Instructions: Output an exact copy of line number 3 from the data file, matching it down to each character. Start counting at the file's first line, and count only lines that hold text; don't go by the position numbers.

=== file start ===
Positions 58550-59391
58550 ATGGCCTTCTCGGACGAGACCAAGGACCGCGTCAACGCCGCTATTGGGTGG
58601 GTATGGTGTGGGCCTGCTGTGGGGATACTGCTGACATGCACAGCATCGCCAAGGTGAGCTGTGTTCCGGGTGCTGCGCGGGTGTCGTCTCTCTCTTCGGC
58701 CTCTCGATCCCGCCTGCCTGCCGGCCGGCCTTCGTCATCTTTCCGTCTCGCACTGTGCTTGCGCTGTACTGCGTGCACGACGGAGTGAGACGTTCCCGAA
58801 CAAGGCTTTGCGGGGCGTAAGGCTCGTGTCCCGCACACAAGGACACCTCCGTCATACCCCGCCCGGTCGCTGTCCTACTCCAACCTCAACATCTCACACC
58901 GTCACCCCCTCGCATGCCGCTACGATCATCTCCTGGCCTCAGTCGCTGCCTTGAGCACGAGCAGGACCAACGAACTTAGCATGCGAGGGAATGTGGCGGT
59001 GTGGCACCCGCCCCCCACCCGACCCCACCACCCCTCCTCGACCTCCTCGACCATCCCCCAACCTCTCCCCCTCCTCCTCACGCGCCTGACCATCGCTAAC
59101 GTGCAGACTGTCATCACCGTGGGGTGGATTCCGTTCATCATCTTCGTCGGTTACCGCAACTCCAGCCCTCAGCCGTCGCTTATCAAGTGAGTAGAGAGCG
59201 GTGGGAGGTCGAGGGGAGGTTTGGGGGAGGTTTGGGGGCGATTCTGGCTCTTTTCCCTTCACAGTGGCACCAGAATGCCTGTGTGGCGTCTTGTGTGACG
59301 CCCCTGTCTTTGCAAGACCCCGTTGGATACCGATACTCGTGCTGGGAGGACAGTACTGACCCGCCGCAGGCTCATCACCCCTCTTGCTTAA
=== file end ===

58601 GTATGGTGTGGGCCTGCTGTGGGGATACTGCTGACATGCACAGCATCGCCAAGGTGAGCTGTGTTCCGGGTGCTGCGCGGGTGTCGTCTCTCTCTTCGGC